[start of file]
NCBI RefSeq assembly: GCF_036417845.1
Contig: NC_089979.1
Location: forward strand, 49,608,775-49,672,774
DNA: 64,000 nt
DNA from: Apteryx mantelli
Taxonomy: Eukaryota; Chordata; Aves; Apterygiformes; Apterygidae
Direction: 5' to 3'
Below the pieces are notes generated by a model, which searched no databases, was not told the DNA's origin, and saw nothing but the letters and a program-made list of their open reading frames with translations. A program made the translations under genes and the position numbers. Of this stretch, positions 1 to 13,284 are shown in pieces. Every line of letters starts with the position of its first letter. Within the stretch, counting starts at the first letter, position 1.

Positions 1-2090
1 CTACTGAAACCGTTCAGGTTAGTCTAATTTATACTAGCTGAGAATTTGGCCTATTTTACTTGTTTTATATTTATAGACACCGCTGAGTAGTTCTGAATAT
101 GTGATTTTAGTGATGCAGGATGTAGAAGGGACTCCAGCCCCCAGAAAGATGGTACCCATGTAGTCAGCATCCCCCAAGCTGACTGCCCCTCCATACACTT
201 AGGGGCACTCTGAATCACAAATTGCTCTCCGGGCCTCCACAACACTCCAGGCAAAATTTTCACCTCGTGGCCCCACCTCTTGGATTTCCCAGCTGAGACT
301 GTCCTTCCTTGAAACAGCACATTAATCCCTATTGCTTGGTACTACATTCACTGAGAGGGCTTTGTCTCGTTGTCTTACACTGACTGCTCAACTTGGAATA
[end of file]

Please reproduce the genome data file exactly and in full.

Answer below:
NCBI RefSeq assembly: GCF_036417845.1
Contig: NC_089979.1
Location: forward strand, 49,608,775-49,672,774
DNA: 64,000 nt
DNA from: Apteryx mantelli
Taxonomy: Eukaryota; Chordata; Aves; Apterygiformes; Apterygidae
Direction: 5' to 3'
Below the pieces are notes generated by a model, which searched no databases, was not told the DNA's origin, and saw nothing but the letters and a program-made list of their open reading frames with translations. A program made the translations under genes and the position numbers. Of this stretch, positions 1 to 13,284 are shown in pieces. Every line of letters starts with the position of its first letter. Within the stretch, counting starts at the first letter, position 1.

Positions 1-2090
1 CTACTGAAACCGTTCAGGTTAGTCTAATTTATACTAGCTGAGAATTTGGCCTATTTTACTTGTTTTATATTTATAGACACCGCTGAGTAGTTCTGAATAT
101 GTGATTTTAGTGATGCAGGATGTAGAAGGGACTCCAGCCCCCAGAAAGATGGTACCCATGTAGTCAGCATCCCCCAAGCTGACTGCCCCTCCATACACTT
201 AGGGGCACTCTGAATCACAAATTGCTCTCCGGGCCTCCACAACACTCCAGGCAAAATTTTCACCTCGTGGCCCCACCTCTTGGATTTCCCAGCTGAGACT
301 GTCCTTCCTTGAAACAGCACATTAATCCCTATTGCTTGGTACTACATTCACTGAGAGGGCTTTGTCTCGTTGTCTTACACTGACTGCTCAACTTGGAATA